The problems we face are going to call for unprecedented convergence and cooperation. When you think about the rise of unaccountable multinational corporations, the proliferation of weapons of mass destruction and the possibility of a new "hot" war, global warming and ecological destruction, HIV/Aids, and so on … neither liberals nor conservatives have a chance of addressing these issues alone. The people of God and good will in each party in each nation must come together for us to have a chance to avoid some pretty terrifying disaster scenarios.
If the issue is my association with Jim Wallis, I would be quick tosay that we're good friends, and I was honored to take a short ride in a paddy wagon with him. I have lots of friends, people I genuinely like and enjoy and learn from, some of whom don't especially like my other friends. So I have friends who are very conservative politically, and they don't understand or approve of some of my other friends like Jim Wallis, or Tony and Peggy Campolo, or Shane Clayborne, or whomever. But I'm glad I have friends across the political spectrum – and the religious spectrum too, because I learn alot from all of them, and I feel a special calling to be a bridge – to try to understand people and relationally connect them if I possibly can. Otherwise, life is a lot more boring and we learn a lot less.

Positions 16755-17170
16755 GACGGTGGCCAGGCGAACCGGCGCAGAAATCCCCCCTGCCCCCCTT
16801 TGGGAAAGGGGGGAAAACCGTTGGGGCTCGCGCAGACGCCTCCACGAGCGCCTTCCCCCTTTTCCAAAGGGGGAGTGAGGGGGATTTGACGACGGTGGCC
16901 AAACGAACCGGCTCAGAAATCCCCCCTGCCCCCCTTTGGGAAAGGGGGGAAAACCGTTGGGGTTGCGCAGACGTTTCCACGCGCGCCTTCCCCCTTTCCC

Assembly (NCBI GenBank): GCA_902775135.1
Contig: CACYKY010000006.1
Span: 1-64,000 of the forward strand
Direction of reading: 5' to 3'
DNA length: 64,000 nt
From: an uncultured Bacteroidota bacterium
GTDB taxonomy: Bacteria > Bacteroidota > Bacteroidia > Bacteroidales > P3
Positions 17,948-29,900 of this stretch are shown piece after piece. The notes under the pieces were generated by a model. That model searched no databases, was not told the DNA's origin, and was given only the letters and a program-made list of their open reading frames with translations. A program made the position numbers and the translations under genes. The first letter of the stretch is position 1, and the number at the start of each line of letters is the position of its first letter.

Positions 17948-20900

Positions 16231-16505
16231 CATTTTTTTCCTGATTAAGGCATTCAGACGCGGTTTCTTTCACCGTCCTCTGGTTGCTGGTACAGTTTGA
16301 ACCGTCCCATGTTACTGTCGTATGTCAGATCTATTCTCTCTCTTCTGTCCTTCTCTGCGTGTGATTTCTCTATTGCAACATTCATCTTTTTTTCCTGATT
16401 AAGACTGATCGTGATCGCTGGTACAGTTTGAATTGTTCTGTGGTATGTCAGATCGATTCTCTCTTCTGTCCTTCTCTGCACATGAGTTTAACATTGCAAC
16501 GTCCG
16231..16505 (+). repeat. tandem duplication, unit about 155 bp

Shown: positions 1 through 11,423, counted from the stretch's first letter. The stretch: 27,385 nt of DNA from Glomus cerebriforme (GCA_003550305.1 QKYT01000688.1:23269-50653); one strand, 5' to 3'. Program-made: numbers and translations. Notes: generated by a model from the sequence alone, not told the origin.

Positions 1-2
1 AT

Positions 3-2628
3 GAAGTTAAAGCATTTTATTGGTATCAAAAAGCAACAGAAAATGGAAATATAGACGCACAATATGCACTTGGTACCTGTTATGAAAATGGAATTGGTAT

I hope that the emergent conversation will be a safe place for these kinds of boundary-crossing friendships. A lot of us have felt the Christian community being dominated by a monologue that responds defensively or aggressively when questions or divergent opinions are raised. There seems to be a preoccupation with boundary maintenance so that diversity of opinion is punished severely by verbal banishment. The last thing we need is a similarly domineering Religious Left.
None of my friends – least of all, I can assure you, Jim Wallis – is interested in that. What we need is respectful dialogue, both in the church, and in our nation. I think Jim models that beautifully, actually. He's constantly meeting with Religious Right leaders for respectful dialogue. He respects and agrees with their Evangelical faith, but he wants to expand the range of their moral concerns.